|Islamic finance a reform of financial architecture|
|In The Edge Financial Daily Today 2012|
|Written by Kamarul Anwar of theedgemalaysia.com|
|Monday, 24 September 2012 17:00|
KUALA LUMPUR: Islamic finance sure has got the attention of the world, however it has not usurped conventional banking yet.
Getting Islamic finance to become the globally preferred financial model is a challenge and it will not happen overnight, said Dubai-based investment firm Fajr Capital CEO Iqbal Khan. "But the world's economy is in dire need of a panacea, which is "a fundamental reform of financial architecture," Iqbal told The Edge Financial Daily.
Iqbal believes that Islamic finance has the safer model. He knows that Islamic finance "has a solution but it does not have the ability to implement the solution globally", noting the financial system has not been as globally accepted as the conventional system.
Courage, vision and commitment are required to put Islamic finance at the forefront of the global financial system, according to Iqbal. However, he pointed out that the economic downturn in 2008 made people notice Islamic finance and its benefits.
"Financial crises are never good for business and the economy. But they will affect Islamic banks to a lesser extent," he said. "(Islamic banks) are not involved with subprime mortgages, the US$600 trillion [RM1,830 trillion] derivatives industry, the hedge funds and speculation."
"Thus, financial crises do raise an issue: Is there a case for a new banking model? Is there a case for the economy to undergo a structural reform?" he said. Iqbal cited an example where banks were being bailed out by taxpayers' money in the West due to toxic assets, consisting of structured derivatives, during the global economic crisis in 2008.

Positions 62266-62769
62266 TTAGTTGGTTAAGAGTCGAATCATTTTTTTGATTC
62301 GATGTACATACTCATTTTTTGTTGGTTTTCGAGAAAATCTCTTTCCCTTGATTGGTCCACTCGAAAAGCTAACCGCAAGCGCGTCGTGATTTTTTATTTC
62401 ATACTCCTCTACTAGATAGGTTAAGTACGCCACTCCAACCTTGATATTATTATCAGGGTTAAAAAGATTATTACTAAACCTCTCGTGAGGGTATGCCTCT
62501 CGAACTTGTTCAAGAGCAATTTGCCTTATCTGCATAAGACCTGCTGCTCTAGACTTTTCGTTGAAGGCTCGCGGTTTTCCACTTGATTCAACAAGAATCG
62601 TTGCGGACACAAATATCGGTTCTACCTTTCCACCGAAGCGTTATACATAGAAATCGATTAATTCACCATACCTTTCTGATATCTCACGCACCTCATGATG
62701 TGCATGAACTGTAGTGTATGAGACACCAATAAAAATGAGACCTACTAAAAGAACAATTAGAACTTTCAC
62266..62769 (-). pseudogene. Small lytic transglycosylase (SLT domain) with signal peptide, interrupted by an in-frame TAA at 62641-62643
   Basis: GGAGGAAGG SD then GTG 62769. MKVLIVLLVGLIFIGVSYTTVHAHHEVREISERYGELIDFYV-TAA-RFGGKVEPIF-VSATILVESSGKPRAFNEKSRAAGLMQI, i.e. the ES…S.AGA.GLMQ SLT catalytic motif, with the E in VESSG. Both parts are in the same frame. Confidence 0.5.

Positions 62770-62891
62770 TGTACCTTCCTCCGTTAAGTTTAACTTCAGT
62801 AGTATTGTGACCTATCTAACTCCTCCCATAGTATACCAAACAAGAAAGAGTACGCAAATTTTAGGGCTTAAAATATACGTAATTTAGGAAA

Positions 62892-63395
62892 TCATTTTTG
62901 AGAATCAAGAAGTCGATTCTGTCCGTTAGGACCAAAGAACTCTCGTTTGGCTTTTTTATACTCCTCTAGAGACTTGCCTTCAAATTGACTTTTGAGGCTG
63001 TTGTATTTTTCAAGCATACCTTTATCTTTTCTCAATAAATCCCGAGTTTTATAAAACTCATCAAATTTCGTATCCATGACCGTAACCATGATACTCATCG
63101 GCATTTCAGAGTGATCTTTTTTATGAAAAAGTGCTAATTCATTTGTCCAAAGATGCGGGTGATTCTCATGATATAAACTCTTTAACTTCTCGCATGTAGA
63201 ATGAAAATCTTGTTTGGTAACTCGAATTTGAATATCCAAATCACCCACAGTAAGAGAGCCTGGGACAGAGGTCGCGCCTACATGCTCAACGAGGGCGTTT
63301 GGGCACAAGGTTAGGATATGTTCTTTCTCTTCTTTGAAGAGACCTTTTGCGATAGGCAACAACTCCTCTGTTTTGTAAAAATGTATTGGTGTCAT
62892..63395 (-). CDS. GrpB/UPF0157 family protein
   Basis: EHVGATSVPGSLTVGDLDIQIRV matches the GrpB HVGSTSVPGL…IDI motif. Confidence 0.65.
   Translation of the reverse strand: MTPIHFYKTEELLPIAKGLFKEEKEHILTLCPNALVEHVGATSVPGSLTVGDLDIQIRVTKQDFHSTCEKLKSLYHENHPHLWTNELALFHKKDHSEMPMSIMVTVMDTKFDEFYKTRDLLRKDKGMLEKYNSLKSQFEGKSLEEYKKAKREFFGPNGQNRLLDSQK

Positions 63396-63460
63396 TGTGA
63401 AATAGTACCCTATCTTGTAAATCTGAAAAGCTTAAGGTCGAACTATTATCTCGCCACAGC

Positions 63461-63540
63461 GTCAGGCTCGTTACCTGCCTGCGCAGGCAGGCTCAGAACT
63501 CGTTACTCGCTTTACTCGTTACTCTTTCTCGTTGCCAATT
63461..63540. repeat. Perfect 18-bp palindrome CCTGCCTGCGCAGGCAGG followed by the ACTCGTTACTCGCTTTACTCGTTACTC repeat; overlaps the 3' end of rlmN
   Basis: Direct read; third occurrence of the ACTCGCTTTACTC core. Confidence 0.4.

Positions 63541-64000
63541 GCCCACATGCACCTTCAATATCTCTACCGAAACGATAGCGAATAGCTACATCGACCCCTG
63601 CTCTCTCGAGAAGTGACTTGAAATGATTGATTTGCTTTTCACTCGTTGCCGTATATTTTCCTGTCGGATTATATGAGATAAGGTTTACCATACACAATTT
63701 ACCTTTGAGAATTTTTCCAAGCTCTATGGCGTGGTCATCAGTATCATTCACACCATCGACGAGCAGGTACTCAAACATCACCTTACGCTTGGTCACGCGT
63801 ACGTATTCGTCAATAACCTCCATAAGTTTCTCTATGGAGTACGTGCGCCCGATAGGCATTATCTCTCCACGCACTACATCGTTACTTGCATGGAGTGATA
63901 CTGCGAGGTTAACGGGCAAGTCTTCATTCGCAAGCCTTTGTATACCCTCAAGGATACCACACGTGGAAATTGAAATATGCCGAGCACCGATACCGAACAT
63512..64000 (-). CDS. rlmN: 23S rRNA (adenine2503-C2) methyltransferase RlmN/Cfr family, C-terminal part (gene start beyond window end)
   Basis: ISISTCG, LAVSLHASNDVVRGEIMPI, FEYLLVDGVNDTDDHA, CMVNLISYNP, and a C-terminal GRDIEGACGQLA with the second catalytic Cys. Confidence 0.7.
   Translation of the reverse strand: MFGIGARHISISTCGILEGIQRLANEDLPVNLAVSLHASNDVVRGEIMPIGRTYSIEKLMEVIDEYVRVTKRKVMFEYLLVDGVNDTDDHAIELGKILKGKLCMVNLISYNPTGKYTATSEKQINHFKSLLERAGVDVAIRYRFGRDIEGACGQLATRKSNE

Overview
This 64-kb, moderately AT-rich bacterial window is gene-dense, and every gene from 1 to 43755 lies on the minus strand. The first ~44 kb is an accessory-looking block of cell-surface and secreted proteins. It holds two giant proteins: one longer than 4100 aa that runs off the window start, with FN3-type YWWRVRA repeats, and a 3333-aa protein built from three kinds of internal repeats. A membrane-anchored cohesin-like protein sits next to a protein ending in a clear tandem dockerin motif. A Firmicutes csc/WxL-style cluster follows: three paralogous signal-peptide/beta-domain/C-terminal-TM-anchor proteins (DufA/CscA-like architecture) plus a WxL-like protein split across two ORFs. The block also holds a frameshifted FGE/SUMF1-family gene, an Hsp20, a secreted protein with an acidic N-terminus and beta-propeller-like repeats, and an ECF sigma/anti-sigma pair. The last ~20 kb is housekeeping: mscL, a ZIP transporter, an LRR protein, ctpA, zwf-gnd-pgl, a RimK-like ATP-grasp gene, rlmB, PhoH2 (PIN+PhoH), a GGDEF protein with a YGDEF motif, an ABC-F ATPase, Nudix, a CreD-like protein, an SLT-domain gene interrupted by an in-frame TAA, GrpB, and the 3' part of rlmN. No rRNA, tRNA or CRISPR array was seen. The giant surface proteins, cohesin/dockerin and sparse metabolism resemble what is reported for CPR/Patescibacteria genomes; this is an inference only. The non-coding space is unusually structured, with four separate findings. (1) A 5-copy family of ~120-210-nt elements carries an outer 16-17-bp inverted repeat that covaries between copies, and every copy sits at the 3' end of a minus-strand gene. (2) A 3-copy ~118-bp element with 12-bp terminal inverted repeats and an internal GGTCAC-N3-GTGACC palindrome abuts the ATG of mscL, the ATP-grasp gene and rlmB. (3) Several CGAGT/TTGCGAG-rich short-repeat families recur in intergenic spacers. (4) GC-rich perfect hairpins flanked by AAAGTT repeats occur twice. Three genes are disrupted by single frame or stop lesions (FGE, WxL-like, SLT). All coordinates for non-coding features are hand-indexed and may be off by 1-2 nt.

Currently, the banks control the financial intermediaries and the economies would collapse if they were in trouble, he said. The payment system, Iqbal suggested, should be with "safer" banks. "And these banks shouldn't be doing 'exotic' things like derivatives," he said.
Iqbal recognises that Malaysia is already playing a leading role in Islamic finance.
"I think it has a very vibrant domestic market and has a very inclusive banking model, which allows people of all backgrounds and religions to use Islamic banking products and services. More so, to the extent that they want to use Islamic finance's offerings," said Iqbal.
Recently conferred The Royal Award for Islamic Finance by Bank Negara Malaysia (BNM), Securities Commission and Malaysia International Islamic Financial Centre (MIFC), Iqbal is a pioneer in Islamic finance and banking.
Iqbal is one of the founders of HSBC Amanah, the bank's Islamic banking spinoff, in which he served as its founding CEO and was involved in its sukuk initiative. Today, HSBC Amanah has a presence in 10 countries, including the UK.
"The UK Prime Minister Gordon Brown brought in reforms and created laws which enabled the introduction of Islamic home finance, syariah-compliant venture capital and SME financing," said Iqbal. "[These changes] allow British Muslims to become more Muslim and more British, with no conflict," he said.
Yet, with these new emerging markets, Iqbal believes Malaysia still has the advantage in sustaining its role as the leader in Islamic finance.
"Malaysia has all the building blocks to maintain the leadership of Islamic finance. From the regulators to the government and BNM, these groups have been giving tremendous support for the growth of Islamic finance," he said.
And the support is so significant that he believes if there is one thing that unites key Malaysian figures — despite their political proclivities — is their aspirations for Islamic finance to grow.
There are, however, challenges for Malaysia to continue growing Islamic finance and the banking sector. The future lies in Malaysia's ability to offer new products and services while also churning out fresh talent to build the next generation, Iqbal advised.
This article appeared in The Edge Financial Daily on Sept 24, 2012.